Large in diameter and heavy due to the architectural features, many of the rings are practically unwearable. Morgan ponders the question as well, saying that there is no conclusive evidence, either in Jewish tradition or in the Christian documentation recording Jewish practices, of such rings ever having been worn.
Trading in gold, jewels and precious stones was the trade of choice by wealthy Jewish merchants for hundreds of years. The memoir portrait of Gluckel of Hamlen, the daughter of a gold merchant of those times, depicts a wedding ring embroidered in gold thread, hanging from a necklace, which may have been the way the rings were worn after the wedding ceremony.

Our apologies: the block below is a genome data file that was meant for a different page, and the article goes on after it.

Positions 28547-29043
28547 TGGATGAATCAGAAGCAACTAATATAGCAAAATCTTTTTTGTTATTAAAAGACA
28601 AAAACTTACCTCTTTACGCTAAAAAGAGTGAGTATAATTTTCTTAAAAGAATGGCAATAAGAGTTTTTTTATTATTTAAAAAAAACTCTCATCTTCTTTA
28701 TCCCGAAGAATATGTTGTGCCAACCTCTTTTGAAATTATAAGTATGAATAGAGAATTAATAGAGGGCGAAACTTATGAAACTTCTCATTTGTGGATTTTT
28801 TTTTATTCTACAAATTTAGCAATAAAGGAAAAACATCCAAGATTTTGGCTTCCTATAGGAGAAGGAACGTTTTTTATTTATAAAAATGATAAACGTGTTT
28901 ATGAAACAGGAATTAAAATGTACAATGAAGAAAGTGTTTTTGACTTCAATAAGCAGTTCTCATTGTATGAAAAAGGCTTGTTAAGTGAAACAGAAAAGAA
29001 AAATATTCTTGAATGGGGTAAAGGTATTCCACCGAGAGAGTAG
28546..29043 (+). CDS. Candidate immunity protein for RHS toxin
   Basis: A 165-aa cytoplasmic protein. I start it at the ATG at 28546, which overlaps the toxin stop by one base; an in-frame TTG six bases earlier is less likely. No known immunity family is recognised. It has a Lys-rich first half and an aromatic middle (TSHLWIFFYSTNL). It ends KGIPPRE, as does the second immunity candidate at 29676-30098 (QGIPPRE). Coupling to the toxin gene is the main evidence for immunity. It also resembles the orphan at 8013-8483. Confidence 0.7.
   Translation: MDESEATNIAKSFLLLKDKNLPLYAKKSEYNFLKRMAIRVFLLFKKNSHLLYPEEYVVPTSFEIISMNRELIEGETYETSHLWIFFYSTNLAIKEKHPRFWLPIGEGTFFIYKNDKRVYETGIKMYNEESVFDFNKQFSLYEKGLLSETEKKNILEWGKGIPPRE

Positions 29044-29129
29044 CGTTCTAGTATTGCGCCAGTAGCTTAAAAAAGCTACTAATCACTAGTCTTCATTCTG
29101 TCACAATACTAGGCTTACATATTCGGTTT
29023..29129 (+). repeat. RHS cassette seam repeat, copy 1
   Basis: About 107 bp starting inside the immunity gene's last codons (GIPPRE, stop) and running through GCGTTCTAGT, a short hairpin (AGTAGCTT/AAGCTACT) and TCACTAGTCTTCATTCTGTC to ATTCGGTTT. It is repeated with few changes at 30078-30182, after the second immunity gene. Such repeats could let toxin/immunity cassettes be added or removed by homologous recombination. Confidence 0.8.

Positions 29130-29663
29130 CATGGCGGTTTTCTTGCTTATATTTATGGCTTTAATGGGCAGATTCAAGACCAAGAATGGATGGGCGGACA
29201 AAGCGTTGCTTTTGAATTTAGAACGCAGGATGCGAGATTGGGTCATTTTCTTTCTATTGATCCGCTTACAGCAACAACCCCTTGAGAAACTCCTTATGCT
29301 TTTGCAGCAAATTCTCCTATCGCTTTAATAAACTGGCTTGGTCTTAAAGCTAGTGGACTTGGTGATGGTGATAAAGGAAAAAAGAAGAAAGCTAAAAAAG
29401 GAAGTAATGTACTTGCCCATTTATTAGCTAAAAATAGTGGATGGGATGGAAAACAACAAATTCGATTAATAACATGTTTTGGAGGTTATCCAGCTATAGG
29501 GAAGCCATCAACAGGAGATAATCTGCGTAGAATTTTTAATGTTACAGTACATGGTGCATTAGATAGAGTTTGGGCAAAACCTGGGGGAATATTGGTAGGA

Jewish wedding bands are unique and although many of them are magnificent and expensive, none have stones set in them. The rings are devoid of their classical focal point due to a rabbinical ordinance barring setting gemstones in wedding bands, or engraving them with hallmarks – the latter first appearing in the 19th century. Also, Jewish goldsmiths were not allowed to join guilds and mark their creations until circa that time. (via)

vladislava: mylistofthangs: Antique Jewish wedding rings.  These are absolutely gorgeous. Some info: Antique Jewish wedding bands are st...

Hamlet, Meme, and Shakespeare: TO YEET OR NOT TO YEET To YEET or not to YEET, that is the question! Yoink this olde english parody with a meme twist of the famous quote from Hamlet by William Shakespeare!
Hamlet, Meme, and Shakespeare: TO YEET OR
 NOT TO YEET
To YEET or not to YEET, that is the question! Yoink this olde english parody with a meme twist of the famous quote from Hamlet by William Shakespeare!

To YEET or not to YEET, that is the question! Yoink this olde english parody with a meme twist of the famous quote from Hamlet by William Sh...